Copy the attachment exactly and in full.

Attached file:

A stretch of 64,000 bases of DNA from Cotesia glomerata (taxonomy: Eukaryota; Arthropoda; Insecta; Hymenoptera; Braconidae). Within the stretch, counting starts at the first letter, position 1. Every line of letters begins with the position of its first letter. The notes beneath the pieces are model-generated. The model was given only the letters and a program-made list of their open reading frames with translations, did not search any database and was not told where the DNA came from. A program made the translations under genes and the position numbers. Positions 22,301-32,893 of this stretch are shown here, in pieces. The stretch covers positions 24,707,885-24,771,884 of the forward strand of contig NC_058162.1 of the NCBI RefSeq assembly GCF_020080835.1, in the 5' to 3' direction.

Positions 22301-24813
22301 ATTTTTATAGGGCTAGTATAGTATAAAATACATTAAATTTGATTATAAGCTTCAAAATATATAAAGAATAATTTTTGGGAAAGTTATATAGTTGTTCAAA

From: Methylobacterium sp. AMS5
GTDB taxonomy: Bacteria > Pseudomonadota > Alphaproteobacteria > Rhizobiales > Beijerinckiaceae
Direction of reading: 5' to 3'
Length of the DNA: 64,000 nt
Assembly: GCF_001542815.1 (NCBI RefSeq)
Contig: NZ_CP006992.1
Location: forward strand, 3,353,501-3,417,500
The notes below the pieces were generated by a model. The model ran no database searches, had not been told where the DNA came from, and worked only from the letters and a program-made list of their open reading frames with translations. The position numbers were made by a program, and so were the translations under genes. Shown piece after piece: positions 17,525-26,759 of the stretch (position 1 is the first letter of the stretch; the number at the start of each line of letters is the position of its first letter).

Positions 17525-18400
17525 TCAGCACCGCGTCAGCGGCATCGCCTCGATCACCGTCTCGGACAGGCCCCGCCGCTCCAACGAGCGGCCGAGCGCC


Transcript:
A stretch of 64,000 bases of DNA from Cotesia glomerata (taxonomy: Eukaryota; Arthropoda; Insecta; Hymenoptera; Braconidae). Within the stretch, counting starts at the first letter, position 1. Every line of letters begins with the position of its first letter. The notes beneath the pieces are model-generated. The model was given only the letters and a program-made list of their open reading frames with translations, did not search any database and was not told where the DNA came from. A program made the translations under genes and the position numbers. Positions 22,301-32,893 of this stretch are shown here, in pieces. The stretch covers positions 24,707,885-24,771,884 of the forward strand of contig NC_058162.1 of the NCBI RefSeq assembly GCF_020080835.1, in the 5' to 3' direction.

Positions 22301-24813
22301 ATTTTTATAGGGCTAGTATAGTATAAAATACATTAAATTTGATTATAAGCTTCAAAATATATAAAGAATAATTTTTGGGAAAGTTATATAGTTGTTCAAA

From: Methylobacterium sp. AMS5
GTDB taxonomy: Bacteria > Pseudomonadota > Alphaproteobacteria > Rhizobiales > Beijerinckiaceae
Direction of reading: 5' to 3'
Length of the DNA: 64,000 nt
Assembly: GCF_001542815.1 (NCBI RefSeq)
Contig: NZ_CP006992.1
Location: forward strand, 3,353,501-3,417,500
The notes below the pieces were generated by a model. The model ran no database searches, had not been told where the DNA came from, and worked only from the letters and a program-made list of their open reading frames with translations. The position numbers were made by a program, and so were the translations under genes. Shown piece after piece: positions 17,525-26,759 of the stretch (position 1 is the first letter of the stretch; the number at the start of each line of letters is the position of its first letter).

Positions 17525-18400
17525 TCAGCACCGCGTCAGCGGCATCGCCTCGATCACCGTCTCGGACAGGCCCCGCCGCTCCAACGAGCGGCCGAGCGCC